TART Remarks

Examining the generally accepted influence of religion on everyday life

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The influence of religion, the consumer product of theology, continues to embrown our world. I think that the supreme challenge facing theology in the 21st century is to create awe and wonderment in the here and now – the kind of awe and wonderment that binds together; not the awe and wonderment that delivers eternal life in a “hereafter” to a select few subscribing infallibly to a particular and specific creed.

Said Albert Camus, “If there is a sin against life, it consists perhaps not so much in despairing of life as in hoping for another life and in eluding the implacable grandeur of this life.”

Novelist Douglas Adams writes in The Hitchhiker’s Guide to the Galaxy, “Far out in the uncharted backwaters of the unfashionable end of the Western Spiral arm of the Galaxy lies a small unregarded yellow sun. Orbiting this at a distance of roughly ninety-eight million miles is an utterly insignificant little blue-green planet whose ape-descended life forms are so amazingly primitive that they still think digital watches are a pretty neat idea.”

Carl Sagan, whom once remarked on humankind, “… star stuff contemplating star stuff…”, is quoted in A tribute to Carl Sagan, by Dan Lewandowski and John Stear, “We live on a hunk of rock and metal that circles a humdrum star that is one of 400 billion other stars that make up the Milky Way Galaxy which is one of billions of other galaxies which make up a universe which may be one of a very large number, perhaps an infinite number, of other universes. That is a perspective on human life and our culture that is well worth pondering.”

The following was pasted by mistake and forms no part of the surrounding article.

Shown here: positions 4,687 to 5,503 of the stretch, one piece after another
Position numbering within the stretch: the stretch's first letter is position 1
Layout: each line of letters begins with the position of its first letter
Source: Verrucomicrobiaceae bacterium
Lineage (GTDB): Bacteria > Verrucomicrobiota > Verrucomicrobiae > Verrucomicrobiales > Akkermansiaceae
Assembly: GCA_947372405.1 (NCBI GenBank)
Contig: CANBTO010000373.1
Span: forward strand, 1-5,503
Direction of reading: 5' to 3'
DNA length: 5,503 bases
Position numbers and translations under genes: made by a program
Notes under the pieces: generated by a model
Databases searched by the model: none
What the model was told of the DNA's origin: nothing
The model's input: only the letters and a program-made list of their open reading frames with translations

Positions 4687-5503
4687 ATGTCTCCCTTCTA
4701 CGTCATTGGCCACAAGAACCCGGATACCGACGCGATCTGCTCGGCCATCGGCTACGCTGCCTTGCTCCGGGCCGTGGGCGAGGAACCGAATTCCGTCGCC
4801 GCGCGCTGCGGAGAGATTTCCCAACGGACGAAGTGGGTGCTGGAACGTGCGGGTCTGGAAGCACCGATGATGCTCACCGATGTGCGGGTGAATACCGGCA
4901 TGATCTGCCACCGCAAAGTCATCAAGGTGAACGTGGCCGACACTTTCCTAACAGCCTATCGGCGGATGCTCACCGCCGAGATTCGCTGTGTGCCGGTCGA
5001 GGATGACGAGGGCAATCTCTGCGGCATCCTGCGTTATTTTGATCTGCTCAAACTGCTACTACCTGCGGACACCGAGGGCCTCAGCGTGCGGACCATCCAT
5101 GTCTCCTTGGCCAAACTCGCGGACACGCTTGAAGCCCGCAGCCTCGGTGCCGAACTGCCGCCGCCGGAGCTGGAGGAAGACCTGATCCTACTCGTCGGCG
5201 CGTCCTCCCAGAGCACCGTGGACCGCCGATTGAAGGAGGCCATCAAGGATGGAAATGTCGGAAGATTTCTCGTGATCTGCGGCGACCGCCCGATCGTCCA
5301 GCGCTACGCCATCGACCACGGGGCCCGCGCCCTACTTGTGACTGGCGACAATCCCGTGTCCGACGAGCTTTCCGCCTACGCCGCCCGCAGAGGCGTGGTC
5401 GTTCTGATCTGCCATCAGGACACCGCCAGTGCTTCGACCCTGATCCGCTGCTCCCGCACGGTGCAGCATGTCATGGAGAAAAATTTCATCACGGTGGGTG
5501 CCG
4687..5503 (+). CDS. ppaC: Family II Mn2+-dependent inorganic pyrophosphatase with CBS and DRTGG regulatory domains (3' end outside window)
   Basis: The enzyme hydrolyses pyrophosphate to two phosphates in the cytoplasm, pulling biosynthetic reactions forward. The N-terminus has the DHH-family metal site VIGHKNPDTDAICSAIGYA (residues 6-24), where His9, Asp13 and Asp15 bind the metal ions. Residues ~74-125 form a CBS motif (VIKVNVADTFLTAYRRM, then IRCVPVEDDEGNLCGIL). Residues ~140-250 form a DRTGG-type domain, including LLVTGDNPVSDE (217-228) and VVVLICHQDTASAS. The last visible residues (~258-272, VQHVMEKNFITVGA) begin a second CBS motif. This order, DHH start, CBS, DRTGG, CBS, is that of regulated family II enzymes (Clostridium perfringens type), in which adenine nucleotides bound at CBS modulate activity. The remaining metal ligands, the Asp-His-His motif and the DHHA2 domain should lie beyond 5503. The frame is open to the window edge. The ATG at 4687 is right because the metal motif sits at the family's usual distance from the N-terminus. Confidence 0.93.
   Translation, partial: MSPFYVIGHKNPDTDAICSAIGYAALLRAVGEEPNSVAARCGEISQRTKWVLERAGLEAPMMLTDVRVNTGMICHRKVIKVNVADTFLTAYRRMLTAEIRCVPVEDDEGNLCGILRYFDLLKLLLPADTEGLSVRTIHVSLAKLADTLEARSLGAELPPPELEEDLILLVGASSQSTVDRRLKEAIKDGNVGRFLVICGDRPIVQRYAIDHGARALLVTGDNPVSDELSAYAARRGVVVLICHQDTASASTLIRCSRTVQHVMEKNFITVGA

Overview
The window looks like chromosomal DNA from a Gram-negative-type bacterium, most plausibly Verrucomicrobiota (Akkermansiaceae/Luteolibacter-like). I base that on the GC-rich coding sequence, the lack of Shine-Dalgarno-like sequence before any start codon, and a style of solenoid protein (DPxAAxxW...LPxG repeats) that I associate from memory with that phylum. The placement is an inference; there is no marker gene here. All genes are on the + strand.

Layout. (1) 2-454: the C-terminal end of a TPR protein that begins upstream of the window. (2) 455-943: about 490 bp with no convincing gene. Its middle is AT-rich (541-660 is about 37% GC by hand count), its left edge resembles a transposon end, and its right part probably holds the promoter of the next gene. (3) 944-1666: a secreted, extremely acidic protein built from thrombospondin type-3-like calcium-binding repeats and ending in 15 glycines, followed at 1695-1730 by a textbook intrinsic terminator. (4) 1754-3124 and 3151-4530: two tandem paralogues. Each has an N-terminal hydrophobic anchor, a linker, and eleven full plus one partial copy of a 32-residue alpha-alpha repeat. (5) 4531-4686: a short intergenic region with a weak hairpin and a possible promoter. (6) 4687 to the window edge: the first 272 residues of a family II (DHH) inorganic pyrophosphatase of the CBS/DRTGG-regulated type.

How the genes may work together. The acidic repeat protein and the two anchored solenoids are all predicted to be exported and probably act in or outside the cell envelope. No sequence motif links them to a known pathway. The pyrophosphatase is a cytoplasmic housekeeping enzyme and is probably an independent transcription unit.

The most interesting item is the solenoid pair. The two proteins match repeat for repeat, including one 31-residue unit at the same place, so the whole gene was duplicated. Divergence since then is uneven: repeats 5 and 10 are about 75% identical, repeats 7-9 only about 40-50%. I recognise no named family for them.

What arrant arrogance drives us to believe that the stars rise and set for us, that the Universe exists for us, that we are somehow immortal, created in the image of some ideogenous cosmic manipulator?!

Awe and wonderment is necessary. But awe and wonderment must be rescued from those perceived Gods of the holy books.

“For Nietzsche”, says Nicholas Rosenbaum Professor of Law at the University of Colorado, Pierre Schlag, “the death of God meant not only that the Judeo-Christian God was dead, but that the entire metaphysics implicated in his reign died as well. Hence, once God died, so did all the other God-substitutes (reason, law, morality) that might have been or might yet be enshrined in his metaphysical place. We are living this cultural predicament.”

The “TART” in the title of this journal stands for Theological Antiretroviral Therapy and is evocative of Richard Dawkins‘ statement that religion is a virus of the mind.

Antiretroviral drugs inhibit the reproduction of retroviruses. Antiretroviral agents are virustatic agents which block steps in the replication of the virus. The drugs are not curative; however continued use of drugs, particularly in multi-drug regimens, significantly slows disease progression.

“Tart” obviously also infers harshness – indicative of the nature of the journal.

In the Afrikaans language, “tart” means to defy, to challenge, to provoke… considering the nature of public religious comment, such as Godsdiens Aktueel in Beeld, and nowadays also in Die Burger, and having first hand experience of the quality, or lack thereof, of Internet forum religious banter and argument, and hearing and viewing religious statements and acts on news bulletins and actuality programs, nothing less than defiance and provocation is called for.

Although we can hardly hope for a society in which formal organized religion is rejected, we can at least stop behaving as if religion is worthy of our collective respect. (With acknowledgement to A.N. Wilson, Against Religion.)

In the words of George Bernard Shaw: “The reasonable man adapts himself to the world: the unreasonable one persists in trying to adapt the world to himself. Therefore all progress depends on the unreasonable man.”

Drewan Baird
Please. Please just think about it.

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Written by Nathan Bond

April 26, 2007 at 7:17 pm

Posted in About Tart Remarks